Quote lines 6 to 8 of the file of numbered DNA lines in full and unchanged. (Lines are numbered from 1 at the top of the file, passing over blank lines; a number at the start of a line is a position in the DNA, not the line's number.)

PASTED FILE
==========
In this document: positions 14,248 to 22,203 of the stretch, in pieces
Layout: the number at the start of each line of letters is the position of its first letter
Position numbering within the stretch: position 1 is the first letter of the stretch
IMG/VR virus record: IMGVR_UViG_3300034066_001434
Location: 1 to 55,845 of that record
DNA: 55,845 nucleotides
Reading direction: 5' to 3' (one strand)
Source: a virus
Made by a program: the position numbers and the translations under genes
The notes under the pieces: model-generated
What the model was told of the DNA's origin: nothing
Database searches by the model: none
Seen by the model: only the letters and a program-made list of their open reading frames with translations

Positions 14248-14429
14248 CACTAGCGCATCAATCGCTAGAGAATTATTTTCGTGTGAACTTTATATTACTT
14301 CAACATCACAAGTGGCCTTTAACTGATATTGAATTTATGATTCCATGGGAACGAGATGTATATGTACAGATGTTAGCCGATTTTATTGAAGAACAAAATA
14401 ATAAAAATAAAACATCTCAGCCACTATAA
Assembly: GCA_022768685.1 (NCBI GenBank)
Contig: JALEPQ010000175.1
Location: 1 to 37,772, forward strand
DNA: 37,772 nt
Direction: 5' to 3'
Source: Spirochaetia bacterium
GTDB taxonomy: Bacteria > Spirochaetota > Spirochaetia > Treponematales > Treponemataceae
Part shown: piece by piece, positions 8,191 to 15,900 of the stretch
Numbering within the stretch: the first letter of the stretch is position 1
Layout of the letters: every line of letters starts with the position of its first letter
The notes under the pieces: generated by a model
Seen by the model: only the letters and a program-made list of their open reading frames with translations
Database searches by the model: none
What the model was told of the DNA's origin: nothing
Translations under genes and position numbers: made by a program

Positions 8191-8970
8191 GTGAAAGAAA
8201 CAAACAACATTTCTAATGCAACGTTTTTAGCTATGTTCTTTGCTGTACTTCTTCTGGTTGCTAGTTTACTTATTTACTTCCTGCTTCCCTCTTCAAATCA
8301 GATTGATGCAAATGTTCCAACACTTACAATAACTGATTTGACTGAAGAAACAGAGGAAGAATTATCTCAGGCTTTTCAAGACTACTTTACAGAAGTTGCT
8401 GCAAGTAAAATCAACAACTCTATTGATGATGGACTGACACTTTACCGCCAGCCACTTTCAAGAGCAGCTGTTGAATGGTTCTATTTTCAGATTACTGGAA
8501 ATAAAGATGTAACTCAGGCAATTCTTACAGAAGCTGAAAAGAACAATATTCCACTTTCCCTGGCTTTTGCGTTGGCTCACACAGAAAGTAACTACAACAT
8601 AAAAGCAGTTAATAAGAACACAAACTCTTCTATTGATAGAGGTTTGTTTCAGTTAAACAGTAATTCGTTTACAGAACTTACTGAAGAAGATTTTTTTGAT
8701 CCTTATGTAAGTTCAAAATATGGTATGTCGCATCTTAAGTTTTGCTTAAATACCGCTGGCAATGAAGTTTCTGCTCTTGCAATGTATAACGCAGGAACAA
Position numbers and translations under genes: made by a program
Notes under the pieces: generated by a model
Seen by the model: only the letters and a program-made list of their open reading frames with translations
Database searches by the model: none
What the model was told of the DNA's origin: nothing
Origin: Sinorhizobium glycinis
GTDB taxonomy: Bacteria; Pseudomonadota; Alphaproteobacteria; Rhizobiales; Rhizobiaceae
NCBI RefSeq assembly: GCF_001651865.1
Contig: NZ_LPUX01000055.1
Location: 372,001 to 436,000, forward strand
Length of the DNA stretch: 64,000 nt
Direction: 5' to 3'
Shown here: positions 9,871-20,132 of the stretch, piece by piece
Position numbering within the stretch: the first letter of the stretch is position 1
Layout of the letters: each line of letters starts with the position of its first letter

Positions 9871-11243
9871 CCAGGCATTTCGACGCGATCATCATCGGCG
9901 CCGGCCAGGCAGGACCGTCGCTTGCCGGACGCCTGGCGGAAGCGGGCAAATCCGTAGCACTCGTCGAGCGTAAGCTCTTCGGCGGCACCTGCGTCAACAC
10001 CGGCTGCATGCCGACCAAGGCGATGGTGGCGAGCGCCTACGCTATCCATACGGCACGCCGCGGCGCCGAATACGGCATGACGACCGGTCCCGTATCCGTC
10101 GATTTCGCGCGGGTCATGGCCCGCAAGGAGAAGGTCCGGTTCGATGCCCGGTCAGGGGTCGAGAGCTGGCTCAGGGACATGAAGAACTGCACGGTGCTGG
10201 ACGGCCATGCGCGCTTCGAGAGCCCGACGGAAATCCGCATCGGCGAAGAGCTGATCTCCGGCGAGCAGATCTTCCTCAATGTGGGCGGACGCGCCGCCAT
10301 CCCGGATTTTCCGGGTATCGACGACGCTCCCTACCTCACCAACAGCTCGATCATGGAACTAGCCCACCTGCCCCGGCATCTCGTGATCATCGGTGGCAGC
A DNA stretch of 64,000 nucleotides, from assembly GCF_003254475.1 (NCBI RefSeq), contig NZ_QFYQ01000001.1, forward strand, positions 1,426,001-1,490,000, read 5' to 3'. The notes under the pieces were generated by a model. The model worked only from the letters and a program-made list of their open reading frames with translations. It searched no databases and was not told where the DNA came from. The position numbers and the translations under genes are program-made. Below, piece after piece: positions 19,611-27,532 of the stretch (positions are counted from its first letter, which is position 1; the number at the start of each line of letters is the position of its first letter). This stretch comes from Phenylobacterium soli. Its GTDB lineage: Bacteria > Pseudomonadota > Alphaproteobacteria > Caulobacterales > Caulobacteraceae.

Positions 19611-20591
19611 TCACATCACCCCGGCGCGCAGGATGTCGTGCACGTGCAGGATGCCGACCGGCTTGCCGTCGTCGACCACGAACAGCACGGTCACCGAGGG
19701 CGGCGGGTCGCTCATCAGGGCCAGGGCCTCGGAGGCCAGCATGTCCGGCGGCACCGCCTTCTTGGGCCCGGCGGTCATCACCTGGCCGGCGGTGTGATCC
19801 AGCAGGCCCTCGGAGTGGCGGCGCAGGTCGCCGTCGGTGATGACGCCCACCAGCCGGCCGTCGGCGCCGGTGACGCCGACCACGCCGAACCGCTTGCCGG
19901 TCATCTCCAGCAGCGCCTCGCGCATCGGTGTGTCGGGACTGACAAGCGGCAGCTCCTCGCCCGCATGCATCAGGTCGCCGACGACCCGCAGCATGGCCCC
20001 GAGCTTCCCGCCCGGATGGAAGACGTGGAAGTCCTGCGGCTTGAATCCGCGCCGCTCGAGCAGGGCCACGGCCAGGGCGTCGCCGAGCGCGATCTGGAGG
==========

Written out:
DNA: 55,845 nucleotides
Reading direction: 5' to 3' (one strand)
Source: a virus